32. A computer containing a processor configured to create models according to claim 28, wherein the step of validating the models is performed iteratively.
33. A computer containing a processor configured to create models according to claim 32, wherein the step of validating the models and estimating their performance by applying them on the third subset is performed iteratively.
34. A computer containing a processor configured to create models according to claim 28, further comprising using feature selection methods and symbolic learning to create explanations and visualizations of how the models label documents.
35. A computer containing a processor configured to create models according to claim 28, further comprising using feature selection methods and symbolic learning to create simplified equivalents to the models that label documents by means of Boolean queries.
36. A computer containing a processor configured to create models according to claim 28, wherein the selected set of documents is a pre-existing published document set that relates to evidence based medicine.
37. A computer containing a processor configured to create models according to claim 28, further comprising interacting with a user or another computer system to respond to user or computer queries.
38. A computer containing a processor configured to create models according to claim 28 that label scientific documents both in and outside the document set that was used to derive the models according to both content and quality in the area of biomedicine.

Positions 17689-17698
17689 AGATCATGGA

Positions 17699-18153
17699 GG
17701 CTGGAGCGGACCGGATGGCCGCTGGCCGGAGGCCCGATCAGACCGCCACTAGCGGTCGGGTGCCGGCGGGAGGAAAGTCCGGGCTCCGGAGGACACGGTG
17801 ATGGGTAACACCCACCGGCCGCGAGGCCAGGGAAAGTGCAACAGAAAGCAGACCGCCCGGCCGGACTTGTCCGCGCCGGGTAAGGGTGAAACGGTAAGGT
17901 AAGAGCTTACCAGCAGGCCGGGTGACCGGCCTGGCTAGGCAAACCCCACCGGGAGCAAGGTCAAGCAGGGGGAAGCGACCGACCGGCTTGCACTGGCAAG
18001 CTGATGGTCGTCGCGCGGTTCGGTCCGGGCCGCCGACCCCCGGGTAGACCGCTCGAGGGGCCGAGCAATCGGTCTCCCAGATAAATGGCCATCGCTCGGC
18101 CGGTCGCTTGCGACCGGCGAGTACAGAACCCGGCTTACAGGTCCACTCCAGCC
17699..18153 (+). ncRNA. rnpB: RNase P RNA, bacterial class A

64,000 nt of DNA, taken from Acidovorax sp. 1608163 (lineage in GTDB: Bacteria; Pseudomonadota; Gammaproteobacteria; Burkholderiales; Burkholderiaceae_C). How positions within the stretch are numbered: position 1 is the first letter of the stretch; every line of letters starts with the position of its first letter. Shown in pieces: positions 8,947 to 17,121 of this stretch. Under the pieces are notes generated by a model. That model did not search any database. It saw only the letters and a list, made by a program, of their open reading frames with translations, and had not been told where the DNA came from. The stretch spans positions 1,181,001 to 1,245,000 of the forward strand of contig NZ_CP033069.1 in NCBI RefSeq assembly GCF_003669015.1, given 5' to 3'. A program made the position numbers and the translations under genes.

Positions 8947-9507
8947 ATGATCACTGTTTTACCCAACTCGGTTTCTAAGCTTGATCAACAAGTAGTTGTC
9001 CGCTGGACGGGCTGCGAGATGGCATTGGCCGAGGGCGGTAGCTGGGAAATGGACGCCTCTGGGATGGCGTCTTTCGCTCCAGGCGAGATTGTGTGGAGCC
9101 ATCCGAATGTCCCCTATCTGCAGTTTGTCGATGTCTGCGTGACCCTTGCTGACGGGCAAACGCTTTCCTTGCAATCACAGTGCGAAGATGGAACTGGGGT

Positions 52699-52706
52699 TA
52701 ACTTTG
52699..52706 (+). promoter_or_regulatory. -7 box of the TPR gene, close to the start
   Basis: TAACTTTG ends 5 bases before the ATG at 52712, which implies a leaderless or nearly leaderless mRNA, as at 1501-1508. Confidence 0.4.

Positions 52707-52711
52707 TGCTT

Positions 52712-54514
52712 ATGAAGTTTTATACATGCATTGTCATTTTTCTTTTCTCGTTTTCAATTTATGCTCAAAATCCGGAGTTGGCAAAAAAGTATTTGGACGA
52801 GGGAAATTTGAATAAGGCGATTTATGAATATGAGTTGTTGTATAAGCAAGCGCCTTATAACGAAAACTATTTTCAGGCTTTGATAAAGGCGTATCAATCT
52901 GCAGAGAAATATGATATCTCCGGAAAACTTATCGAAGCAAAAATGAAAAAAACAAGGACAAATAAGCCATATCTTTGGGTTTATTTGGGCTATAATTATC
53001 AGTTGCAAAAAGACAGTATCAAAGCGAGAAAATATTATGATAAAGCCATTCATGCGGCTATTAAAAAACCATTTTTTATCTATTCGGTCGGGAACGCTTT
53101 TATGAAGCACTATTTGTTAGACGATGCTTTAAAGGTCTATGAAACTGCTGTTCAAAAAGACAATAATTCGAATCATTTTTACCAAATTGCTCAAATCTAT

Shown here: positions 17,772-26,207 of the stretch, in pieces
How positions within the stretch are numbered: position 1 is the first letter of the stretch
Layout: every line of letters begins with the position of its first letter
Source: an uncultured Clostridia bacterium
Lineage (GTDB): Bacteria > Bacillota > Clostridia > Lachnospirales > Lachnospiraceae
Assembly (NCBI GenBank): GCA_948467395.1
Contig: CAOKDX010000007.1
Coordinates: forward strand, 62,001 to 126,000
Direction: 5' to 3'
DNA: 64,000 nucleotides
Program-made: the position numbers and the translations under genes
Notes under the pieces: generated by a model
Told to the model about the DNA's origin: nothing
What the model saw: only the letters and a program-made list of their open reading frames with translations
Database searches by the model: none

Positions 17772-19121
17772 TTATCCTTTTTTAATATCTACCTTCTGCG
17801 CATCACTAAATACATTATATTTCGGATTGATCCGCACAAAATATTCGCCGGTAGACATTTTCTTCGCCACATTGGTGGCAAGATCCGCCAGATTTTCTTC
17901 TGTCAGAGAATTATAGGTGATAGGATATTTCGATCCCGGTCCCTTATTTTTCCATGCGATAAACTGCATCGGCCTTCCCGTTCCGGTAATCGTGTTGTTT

39. A computer system programmed to carry out a process of retrieving information organized in documents containing information in the form of text, meta-data, citation information and potentially other types of information, the computer system comprising:
an input/output device configured to receive a set of reference documents;
a processor configured to:
extract select documents from the set of reference documents;
obtain a representation of the selected documents;
recognize features of the selected documents for modeling;
divide the selected documents into a plurality of folds, each fold comprising a training subset, a validation subset, and a test subset;
generate parameters associated with learning algorithms based on the representations of the documents in the training subset of each of the plurality of folds;
validate the parameters by applying the learning algorithms to the representations of the documents in the validation subset of each of the plurality of folds;